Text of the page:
Supreme Court legalizes same-sex marriage
By James Howell, Ashe Mountain Times
The Supreme Court of the United States effectively ruled that marriages for same-sex couples are now legal across the United States.
In a 5-4 decision, the Supreme Court ruled that states cannot ban same-sex marriages on Friday, June 26. This action established a new civil right for the homosexual community, and granted a long-awaited victory for gay rights advocates on a national level.
Supreme Court Justice Anthony Kennedy wrote the majority opinion in favor of the court’s decision. According to his opinion, the SCOTUS held that the Fourteenth Amendment to the U.S. Constitution requires states to license and recognize marriages between two people of the same sex.
This decision was in response to a case called Obergefell v. Hodges, in which plaintiffs argued that states are required to license a marriage between two people of the same sex under the 14th Amendment and recognize those marriages performed out of state.
The ruling effectively nullifies previous laws passed by states that would have prevented same-sex marriages from being recognized, such as Amendment 1, which passed in North Carolina in 2012.
Following the decision, Virginia Foxx, who represents Ashe and 11 other counties in North Carolina in the U.S. House of Representatives, released a statement regarding the Supreme Court’s ruling.
“Two years ago, the Supreme Court insisted that marriage was a policy decision that properly belonged to the states, but today they have imposed a redefinition of marriage nationwide. This decision undermines the ability of states to set public policy within their borders as voters in North Carolina overwhelmingly did in 2012,” Foxx said. “I’m also extremely concerned about the threat this ruling poses to the conscience rights of people and organizations who believe that marriage is the union of one man and one woman. I will do everything in my power to defend these rights and protect the sacred institution of marriage.”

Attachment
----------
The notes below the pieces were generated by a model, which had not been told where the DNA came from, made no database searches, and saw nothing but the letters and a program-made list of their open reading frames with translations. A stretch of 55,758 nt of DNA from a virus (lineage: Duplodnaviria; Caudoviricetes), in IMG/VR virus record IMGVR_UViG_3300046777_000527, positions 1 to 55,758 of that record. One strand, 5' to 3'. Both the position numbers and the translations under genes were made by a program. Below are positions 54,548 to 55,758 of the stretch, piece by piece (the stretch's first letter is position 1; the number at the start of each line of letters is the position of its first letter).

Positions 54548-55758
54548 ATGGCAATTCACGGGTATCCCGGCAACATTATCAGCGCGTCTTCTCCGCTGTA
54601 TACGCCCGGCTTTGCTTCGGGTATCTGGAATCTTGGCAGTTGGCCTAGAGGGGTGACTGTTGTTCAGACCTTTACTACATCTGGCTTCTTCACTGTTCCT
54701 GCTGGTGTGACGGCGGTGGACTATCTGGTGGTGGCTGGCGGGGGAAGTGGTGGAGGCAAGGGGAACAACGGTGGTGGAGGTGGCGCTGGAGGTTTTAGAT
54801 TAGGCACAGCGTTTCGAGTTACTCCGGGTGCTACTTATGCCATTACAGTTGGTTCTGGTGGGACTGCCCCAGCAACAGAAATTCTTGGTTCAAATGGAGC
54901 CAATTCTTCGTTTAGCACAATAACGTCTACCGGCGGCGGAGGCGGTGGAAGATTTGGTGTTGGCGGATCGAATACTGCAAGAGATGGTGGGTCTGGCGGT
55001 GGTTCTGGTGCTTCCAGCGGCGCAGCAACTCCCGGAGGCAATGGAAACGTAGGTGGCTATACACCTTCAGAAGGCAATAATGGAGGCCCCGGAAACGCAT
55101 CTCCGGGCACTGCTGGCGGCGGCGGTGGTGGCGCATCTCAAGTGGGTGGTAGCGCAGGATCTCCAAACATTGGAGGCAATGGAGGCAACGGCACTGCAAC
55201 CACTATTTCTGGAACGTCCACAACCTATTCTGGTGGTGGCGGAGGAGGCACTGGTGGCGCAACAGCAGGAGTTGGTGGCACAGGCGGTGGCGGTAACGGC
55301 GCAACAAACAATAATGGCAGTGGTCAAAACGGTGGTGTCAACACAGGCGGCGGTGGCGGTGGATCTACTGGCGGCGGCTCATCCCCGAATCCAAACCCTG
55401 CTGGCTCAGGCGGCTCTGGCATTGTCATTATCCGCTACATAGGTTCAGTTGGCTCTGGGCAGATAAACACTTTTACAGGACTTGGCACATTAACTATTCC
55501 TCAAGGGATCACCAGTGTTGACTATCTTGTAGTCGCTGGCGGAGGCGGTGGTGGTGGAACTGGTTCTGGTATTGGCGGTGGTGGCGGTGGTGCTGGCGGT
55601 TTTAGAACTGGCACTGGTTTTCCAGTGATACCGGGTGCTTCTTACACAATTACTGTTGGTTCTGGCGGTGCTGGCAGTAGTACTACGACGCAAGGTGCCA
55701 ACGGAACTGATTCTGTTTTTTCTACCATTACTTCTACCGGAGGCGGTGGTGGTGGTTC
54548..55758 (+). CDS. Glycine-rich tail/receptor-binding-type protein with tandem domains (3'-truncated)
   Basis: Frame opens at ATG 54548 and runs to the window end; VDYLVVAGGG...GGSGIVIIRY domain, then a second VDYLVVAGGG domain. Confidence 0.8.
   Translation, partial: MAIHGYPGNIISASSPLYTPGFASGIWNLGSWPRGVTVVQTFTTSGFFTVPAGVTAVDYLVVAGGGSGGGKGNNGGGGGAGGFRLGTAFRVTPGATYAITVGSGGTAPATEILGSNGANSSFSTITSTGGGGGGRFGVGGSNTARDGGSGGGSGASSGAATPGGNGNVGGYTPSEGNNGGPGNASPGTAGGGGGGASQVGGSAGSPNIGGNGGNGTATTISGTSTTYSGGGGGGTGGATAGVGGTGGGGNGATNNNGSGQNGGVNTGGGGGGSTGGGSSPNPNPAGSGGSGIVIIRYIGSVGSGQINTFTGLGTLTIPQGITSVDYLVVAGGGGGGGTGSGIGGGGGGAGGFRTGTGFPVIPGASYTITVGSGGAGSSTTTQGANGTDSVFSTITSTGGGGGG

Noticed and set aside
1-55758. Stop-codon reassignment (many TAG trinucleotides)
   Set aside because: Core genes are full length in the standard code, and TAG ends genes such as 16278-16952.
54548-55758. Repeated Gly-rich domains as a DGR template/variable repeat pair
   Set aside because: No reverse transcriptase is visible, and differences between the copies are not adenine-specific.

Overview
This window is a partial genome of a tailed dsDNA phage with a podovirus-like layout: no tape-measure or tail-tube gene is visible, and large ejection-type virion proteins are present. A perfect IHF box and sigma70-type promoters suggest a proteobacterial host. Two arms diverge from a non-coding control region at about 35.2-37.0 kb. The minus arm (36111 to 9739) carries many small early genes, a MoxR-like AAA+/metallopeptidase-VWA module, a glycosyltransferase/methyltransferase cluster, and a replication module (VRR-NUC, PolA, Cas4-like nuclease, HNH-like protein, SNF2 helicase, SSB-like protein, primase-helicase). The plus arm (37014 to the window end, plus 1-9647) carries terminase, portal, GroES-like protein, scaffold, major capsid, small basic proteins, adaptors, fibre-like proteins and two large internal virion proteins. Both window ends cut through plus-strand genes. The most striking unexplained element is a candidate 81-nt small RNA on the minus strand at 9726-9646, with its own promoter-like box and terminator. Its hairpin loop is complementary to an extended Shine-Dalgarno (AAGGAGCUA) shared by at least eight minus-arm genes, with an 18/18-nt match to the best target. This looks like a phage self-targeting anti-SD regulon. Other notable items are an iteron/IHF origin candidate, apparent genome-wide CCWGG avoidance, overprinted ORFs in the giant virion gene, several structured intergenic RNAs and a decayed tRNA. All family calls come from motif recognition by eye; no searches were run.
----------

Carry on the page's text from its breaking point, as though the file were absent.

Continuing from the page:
Not everyone agrees with Foxx’s position. The Supreme Court’s decision was praised by gay rights advocates across the country, including the ACLU of North Carolina.
“Today’s decision has been 50 years in the making and will stand with Brown vs. Board of Education as one of the landmark civil rights moments of our time,” said Anthony D. Romero, ACLU executive director, in a news release. “Now we take the battle for full legal equality to the states, where 31 states have yet to pass any statewide LGBT nondiscrimination laws. The wind is at our backs, and we are now on the cusp of achieving full legal equality for LGBT Americans across the country.”
Local couple Syndi and Renee Brooks also made a statement in support of the Supreme Court decision on Friday:
“We are absolutely thrilled at the Supreme Court decision. We feel like the nation has taken a step toward equality and toward a more loving society for all its citizens. In the end, love really does win after all,” they said.
Saddened, not surprised
The concern of “redefining marriage” has been voiced by a variety of religious leaders throughout the area, including the evangelical pastor and founder of the Boone-based Samaritan’s Purse, Franklin Graham.
“The Supreme Court of the United States has ruled today that same-sex marriage is legal in all 50 states. With all due respect to the court, it did not define marriage, and therefore is not entitled to re-define it,” he said.
“Long before our government came into existence, marriage was created by the one who created man and woman — Almighty God — and his decisions are not subject to review or revision by any man-made court. God is clear about the definition of marriage in his Holy Word: ‘Therefore a man shall leave his father and his mother and hold fast to his wife, and they shall become one flesh’ (Genesis 2:24),” Graham said.
“I pray God will spare America from his judgment, though, by our actions as a nation, we give him less and less reason to do so,” he said.
Graham is also the board chairman/president and CEO of the Billy Graham Evangelistic Association.
Other concerns were voiced by religious leaders at a local level in Ashe County.
“I’m saddened by the decision. I don’t think it was the right decision and I don’t think the court should have the right to redefine marriage,” said Calvary Free Will Baptist Church pastor Sonny Thomas. “I’m saddened but not surprised.”
According to Thomas, he’s noticed national trends moving toward a greater acceptance of same-sex marriages. Also, the sentiment of young people has shifted during time, indicating a heightened level of acceptance of marriage equality.
Thomas said he also fears the possible impact this ruling might have for religious liberties. For example, he said he and fellow pastors share a concern that they will be asked to preside over marriage ceremonies they disagree with.
Thomas also voiced concern that Christian teachings about traditional marriage will be considered as “hate speech” moving forward.